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Britain’s uncompetitive fiscal policies have led AstraZeneca to shift plans for a $360 million investment in a new manufacturing facility from Britain to Ireland, the group’s chief executive has revealed.
Sir Pascal Soriot said the pharmaceutical group had wanted to build the new “state-of-the-art” plant close to its existing UK sites in the northwest of England but instead made the investment commitment in Ireland “because the tax rate was discouraging”.
Soriot, 63, said: “You need an environment that gives you good returns and incentive to invest.”
He was speaking alongside strong full-year results today and amid mounting concerns from the life sciences sector over the UK’s operating environment. His comments follow those of Tom Keith-Roach, AstraZeneca’s UK president, who in an interview with The Times warned that Britain was losing out on investment from AstraZeneca to more competitive countries.
Keith-Roach had said that AstraZeneca had not made new research and development capital investments in the UK since 2021, the investment going instead to Ireland, the US, Spain and the Middle East. Its wider R&D spending in the country could also now be at risk, he said.
AstraZeneca and the industry’s concerns centre on a “wildly out of line” NHS-branded medicines sales levy.
Jeremy Hunt, the chancellor, identified life sciences last month as among the UK’s five most important sectors and called for investment in the UK. Government departments were restructred this week, including creating a new department for science, innovation and technology. AstraZeneca said that this alone was unlikely to benefit the industry.
Soriot said Britain’s research base was one of the best in the world “but if you want a life sciences sector you need more than research”.
In order to encourage investment in clinical development, statisticians, regulatory experts, manufacturing and support functions Soriot said access to green energy and a lower corporate tax rate was needed but the tax “unfortunately is going up”. The corporation tax rate is due to increase in April from 19 per cent to 25 per cent.
“And you need to know that the products you’re developing are going to help patients,” Soriot said. “Otherwise you do research but you don’t develop here, you develop in countries where you know your [patients are] going to get access and you’re going get a price that can justify the investment.”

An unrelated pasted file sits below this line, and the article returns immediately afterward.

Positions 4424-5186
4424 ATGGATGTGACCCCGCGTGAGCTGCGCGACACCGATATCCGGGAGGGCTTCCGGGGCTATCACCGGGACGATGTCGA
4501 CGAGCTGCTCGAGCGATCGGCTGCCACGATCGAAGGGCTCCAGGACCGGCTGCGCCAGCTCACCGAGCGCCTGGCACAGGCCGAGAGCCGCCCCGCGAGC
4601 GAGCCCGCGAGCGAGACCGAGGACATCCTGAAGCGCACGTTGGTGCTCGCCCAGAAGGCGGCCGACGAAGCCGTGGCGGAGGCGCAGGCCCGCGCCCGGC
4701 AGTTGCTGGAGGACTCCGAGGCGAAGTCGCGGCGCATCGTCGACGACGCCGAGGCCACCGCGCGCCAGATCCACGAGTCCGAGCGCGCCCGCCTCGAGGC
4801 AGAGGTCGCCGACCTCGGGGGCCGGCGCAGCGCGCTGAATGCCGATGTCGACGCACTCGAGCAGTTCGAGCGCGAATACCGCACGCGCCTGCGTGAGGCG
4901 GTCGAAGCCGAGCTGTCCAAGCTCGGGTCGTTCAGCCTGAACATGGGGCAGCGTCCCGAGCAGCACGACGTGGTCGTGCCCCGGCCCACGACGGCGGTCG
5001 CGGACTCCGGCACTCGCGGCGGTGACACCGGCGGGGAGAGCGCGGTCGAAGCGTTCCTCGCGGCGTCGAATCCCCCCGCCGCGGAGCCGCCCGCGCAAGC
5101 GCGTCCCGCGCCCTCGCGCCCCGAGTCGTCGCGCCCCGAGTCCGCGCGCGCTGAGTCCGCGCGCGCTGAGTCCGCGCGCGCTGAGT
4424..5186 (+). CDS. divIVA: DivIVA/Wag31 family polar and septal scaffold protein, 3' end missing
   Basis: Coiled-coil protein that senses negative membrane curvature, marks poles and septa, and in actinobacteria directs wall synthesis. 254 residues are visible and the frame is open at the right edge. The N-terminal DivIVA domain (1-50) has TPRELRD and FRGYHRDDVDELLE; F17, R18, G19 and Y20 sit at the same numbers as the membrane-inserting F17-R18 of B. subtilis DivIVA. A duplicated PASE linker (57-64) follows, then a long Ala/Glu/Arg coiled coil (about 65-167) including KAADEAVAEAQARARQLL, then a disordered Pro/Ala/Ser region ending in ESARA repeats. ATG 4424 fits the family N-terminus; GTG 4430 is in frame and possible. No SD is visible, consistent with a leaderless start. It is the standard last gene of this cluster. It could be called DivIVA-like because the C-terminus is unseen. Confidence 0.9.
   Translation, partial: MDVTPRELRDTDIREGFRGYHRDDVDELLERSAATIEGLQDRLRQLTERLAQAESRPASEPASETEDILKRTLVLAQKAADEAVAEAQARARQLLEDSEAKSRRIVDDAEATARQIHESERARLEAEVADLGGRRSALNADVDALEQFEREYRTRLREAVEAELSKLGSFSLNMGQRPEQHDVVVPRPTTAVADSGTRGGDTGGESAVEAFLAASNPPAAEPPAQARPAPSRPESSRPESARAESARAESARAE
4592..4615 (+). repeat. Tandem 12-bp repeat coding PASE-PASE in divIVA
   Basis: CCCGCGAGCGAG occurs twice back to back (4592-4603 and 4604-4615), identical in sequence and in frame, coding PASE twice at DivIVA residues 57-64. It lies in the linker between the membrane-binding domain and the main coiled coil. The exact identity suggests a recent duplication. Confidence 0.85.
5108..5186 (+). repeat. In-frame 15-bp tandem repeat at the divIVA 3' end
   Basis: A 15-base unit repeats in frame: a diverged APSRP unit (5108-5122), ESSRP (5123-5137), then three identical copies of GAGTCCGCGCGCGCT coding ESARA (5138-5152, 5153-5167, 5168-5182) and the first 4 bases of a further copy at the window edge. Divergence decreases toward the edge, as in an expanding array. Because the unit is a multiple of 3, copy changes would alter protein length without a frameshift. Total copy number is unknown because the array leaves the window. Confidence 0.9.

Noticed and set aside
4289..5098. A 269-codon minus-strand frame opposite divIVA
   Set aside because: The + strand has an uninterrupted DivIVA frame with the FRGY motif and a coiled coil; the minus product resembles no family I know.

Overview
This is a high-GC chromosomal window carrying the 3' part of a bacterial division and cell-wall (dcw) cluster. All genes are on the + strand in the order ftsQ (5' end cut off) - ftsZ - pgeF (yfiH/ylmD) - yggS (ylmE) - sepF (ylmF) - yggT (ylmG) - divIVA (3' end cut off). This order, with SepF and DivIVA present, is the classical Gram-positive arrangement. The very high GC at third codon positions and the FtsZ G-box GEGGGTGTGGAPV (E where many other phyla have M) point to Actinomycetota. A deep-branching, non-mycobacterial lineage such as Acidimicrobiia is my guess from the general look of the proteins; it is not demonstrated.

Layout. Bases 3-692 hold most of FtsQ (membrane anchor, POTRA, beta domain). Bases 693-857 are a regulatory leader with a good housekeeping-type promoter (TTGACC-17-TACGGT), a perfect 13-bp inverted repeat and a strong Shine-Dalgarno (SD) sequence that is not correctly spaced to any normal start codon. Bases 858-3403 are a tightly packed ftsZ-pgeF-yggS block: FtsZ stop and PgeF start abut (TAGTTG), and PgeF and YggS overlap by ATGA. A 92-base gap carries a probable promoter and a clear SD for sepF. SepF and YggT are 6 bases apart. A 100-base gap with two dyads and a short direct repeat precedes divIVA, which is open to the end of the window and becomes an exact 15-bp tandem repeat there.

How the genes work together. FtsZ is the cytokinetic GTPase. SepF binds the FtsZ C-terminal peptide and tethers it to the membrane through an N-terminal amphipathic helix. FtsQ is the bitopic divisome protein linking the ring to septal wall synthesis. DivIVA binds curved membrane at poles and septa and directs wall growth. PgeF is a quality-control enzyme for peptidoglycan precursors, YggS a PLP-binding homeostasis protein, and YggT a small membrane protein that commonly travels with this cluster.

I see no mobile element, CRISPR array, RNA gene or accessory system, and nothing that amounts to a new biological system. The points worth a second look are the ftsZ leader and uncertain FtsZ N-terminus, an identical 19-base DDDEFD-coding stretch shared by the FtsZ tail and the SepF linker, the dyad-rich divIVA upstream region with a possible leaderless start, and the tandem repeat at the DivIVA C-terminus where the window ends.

The industry is lobbying strongly for an overhaul of the sales levy, which is estimated to hit £3.3 billion this year, a rate of 26.5 per cent, up from £563 million in 2021, partly driven by increased demand from the pandemic. Talks with the government are due to begin this year.
The Times revealed last month that Soriot and Dame Emma Walmsley, the chief executive of GSK, had privately written to Rishi Sunak to warn that government policy was hitting industry investment decisions.
AstraZeneca is one of Britain’s two big pharma groups, alongside GSK, worth about £174 billion. It employs about 83,000 people globally, including almost 8,000 in the UK. It recently opened a £1.1 billion new global R&D centre in Cambridge as part of an investment decision made years ago.
The company’s warning came as it delivered another strong set of annual results and outlook for the year, which sent its shares up 490p, or 4.6 per cent, to £112.42, back towards recent record highs.
Total revenue rose 25 per cent to almost $44.4 billion at constant exchange rates, with growth across all its therapy areas and boosted by the $39 billion acquisition of the US rare diseases specialist Alexion in 2021. Oncology revenue rose 20 per cent and rare diseases 10 per cent. Pre-tax profits rose to $2.5 billion from a loss of $265 million a year earlier.
Issuing guidance for this year, AstraZeneca said it expected revenue to increase by a “low-to-mid single-digit percentage, or by a “low double-digit percentage”, excluding Covid-19 medicines.
AstraZeneca was among the first companies to produce a successful Covid vaccine and antibody therapy but Soriot said: “As expected, and as all other companies experienced, our Covid-19 medicines are declining, which is a good thing for the world. The impact of the pandemic has subsided.
“We plan to initiate more than thirty Phase III trials this year, of which ten have the potential to deliver peak year sales over one billion dollars. Our R&D success and revenue increase in 2022 demonstrate that we are on track to deliver industry-leading revenue growth through 2025 and beyond, and have set AstraZeneca on a path to deliver at least fifteen new medicines before the end of the decade.”
AstraZeneca moves $360M investment in a new manufacturing facility from Britain to Ireland